What Eases Withdrawal Symptoms?
If you are undergoing withdrawal from Klonopin, the best thing you can do is taper off the use of the drug. However, people who have been abusing the drug for a prolonged period of time will have to undergo detoxification from it.
Detoxification is the process that allows your body to get rid of all the toxic chemicals it gained during abuse. How is this achieved? In short, you achieve detoxification by abstaining from the use of the drug. But this process can be dangerous.
Some of the side effects of withdrawal are panic attacks and seizures, and these can be intensified as you move through the detox process. For this reason, you should never attempt detox alone. Medical supervision ensures that you taper off the drugs at a safe level over a steady timeline. Should you need it, medical assistance means you will also have support in case of seizures, panic attacks, heart or breathing troubles, or any other adverse effects.
In some cases, medications can help ease withdrawal symptoms during detoxification. For example, flumazenil can stop the effects of long-acting benzodiazepines, such as Klonopin, while relieving withdrawal symptoms, according to the Drug Enforcement Administration (DEA).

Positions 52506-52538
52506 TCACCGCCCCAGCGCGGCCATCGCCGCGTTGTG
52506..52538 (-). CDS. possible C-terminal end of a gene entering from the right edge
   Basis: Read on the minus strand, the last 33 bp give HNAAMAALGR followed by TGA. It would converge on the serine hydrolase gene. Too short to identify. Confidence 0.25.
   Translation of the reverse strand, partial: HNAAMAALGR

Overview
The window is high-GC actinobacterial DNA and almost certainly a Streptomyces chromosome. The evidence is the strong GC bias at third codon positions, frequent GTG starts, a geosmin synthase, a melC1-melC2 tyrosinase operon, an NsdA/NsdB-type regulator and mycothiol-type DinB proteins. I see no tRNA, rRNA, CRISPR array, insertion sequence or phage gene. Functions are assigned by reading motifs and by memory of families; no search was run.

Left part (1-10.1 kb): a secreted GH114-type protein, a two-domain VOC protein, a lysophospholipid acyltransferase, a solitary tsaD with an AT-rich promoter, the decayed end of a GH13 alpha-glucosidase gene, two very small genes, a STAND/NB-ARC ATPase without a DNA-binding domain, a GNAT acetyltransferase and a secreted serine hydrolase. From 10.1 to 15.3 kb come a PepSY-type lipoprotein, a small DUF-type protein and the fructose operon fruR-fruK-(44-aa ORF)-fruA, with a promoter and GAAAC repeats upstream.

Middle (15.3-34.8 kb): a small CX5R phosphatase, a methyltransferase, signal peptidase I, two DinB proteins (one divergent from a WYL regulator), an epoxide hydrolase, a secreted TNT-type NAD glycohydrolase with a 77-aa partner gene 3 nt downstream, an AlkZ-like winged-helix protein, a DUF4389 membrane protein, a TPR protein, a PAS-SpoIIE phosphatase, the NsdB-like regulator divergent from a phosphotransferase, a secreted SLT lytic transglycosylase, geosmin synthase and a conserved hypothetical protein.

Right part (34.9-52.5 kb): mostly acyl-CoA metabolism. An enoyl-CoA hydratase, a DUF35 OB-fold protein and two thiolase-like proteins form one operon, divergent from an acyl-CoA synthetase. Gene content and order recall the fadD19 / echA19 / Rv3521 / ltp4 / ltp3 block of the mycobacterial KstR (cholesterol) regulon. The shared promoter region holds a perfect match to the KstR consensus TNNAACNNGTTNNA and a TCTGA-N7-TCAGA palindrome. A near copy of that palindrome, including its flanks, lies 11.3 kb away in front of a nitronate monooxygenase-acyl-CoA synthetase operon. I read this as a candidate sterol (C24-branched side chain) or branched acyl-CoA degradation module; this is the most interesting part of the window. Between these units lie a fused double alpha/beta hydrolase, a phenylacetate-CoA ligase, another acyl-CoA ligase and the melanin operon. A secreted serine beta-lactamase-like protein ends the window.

What Happens In Treatment?
After detoxification, and tapering use of the drug to safe levels for abstinence, healing through treatment is the next step. We now recognize that addiction and substance abuse are conditions that affect not just the body, but also the mind. Comprehensive treatment, then, has to involve healing all aspects of the addicted individual.
That’s why our treatment centers offer an array of methods for your healing needs. We have:
- Counseling: to help you work through the thoughts and emotions that arise in treatment
- Behavioral therapy: such as Dialectical Behavioral Therapy to help you regain motivation and recognize your capabilities to stay free of substance abuse
- Gender-specific treatment: to treat the differing needs of men and women
- Adventure therapy: pairing skill building with nature to build self-confidence and enhance motivation
- Nutritional guidance and exercise: to address the physical needs in the treatment
- Medication-assisted therapy: to help you manage withdrawal according to your individual timeline
Who Is Affected By Prescription Drug Abuse?
In the United States, it’s estimated that 54 million people have used prescription drugs (which include prescription opioids, CNS depressants, and CNS stimulants) at least once, according to the National Institute on Drug Abuse (NIDA). Why is this such a vast issue?
The NIDA reports this number is partly due to how easy it is to get these medications. Prescription drugs are easily obtained through a physician. For those who don’t have a prescription, they can get the medications through family or friends.
Younger people are especially affected. The highest misuse of prescription drugs is found in the 18-25 age group. Men tend to abuse prescription drugs more than women, except in youth. Yet the overdose rate and death from overdose continues to increase among women.